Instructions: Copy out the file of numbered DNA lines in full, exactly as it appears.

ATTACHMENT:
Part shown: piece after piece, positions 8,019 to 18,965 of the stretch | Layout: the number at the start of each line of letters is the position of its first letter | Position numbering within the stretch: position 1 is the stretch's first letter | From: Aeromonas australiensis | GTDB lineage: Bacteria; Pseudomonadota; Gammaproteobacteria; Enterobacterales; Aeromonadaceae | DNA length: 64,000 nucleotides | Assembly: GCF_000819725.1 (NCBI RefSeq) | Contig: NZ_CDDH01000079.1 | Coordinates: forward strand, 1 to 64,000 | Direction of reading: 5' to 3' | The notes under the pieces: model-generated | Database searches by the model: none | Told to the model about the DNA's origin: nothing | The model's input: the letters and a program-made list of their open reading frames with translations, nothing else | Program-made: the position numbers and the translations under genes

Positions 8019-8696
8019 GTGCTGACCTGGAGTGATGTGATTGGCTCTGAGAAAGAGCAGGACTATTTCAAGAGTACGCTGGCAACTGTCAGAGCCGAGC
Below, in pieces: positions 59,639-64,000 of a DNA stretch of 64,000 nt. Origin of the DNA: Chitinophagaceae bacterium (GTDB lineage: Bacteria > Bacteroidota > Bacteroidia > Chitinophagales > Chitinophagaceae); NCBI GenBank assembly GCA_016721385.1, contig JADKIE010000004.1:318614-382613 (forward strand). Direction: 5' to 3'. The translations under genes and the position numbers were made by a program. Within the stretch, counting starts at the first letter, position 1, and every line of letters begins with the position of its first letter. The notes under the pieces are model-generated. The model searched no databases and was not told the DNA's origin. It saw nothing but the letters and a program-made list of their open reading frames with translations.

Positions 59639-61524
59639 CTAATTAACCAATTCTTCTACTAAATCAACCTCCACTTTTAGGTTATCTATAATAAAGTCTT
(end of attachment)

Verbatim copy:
Part shown: piece after piece, positions 8,019 to 18,965 of the stretch | Layout: the number at the start of each line of letters is the position of its first letter | Position numbering within the stretch: position 1 is the stretch's first letter | From: Aeromonas australiensis | GTDB lineage: Bacteria; Pseudomonadota; Gammaproteobacteria; Enterobacterales; Aeromonadaceae | DNA length: 64,000 nucleotides | Assembly: GCF_000819725.1 (NCBI RefSeq) | Contig: NZ_CDDH01000079.1 | Coordinates: forward strand, 1 to 64,000 | Direction of reading: 5' to 3' | The notes under the pieces: model-generated | Database searches by the model: none | Told to the model about the DNA's origin: nothing | The model's input: the letters and a program-made list of their open reading frames with translations, nothing else | Program-made: the position numbers and the translations under genes

Positions 8019-8696
8019 GTGCTGACCTGGAGTGATGTGATTGGCTCTGAGAAAGAGCAGGACTATTTCAAGAGTACGCTGGCAACTGTCAGAGCCGAGC
Below, in pieces: positions 59,639-64,000 of a DNA stretch of 64,000 nt. Origin of the DNA: Chitinophagaceae bacterium (GTDB lineage: Bacteria > Bacteroidota > Bacteroidia > Chitinophagales > Chitinophagaceae); NCBI GenBank assembly GCA_016721385.1, contig JADKIE010000004.1:318614-382613 (forward strand). Direction: 5' to 3'. The translations under genes and the position numbers were made by a program. Within the stretch, counting starts at the first letter, position 1, and every line of letters begins with the position of its first letter. The notes under the pieces are model-generated. The model searched no databases and was not told the DNA's origin. It saw nothing but the letters and a program-made list of their open reading frames with translations.

Positions 59639-61524
59639 CTAATTAACCAATTCTTCTACTAAATCAACCTCCACTTTTAGGTTATCTATAATAAAGTCTT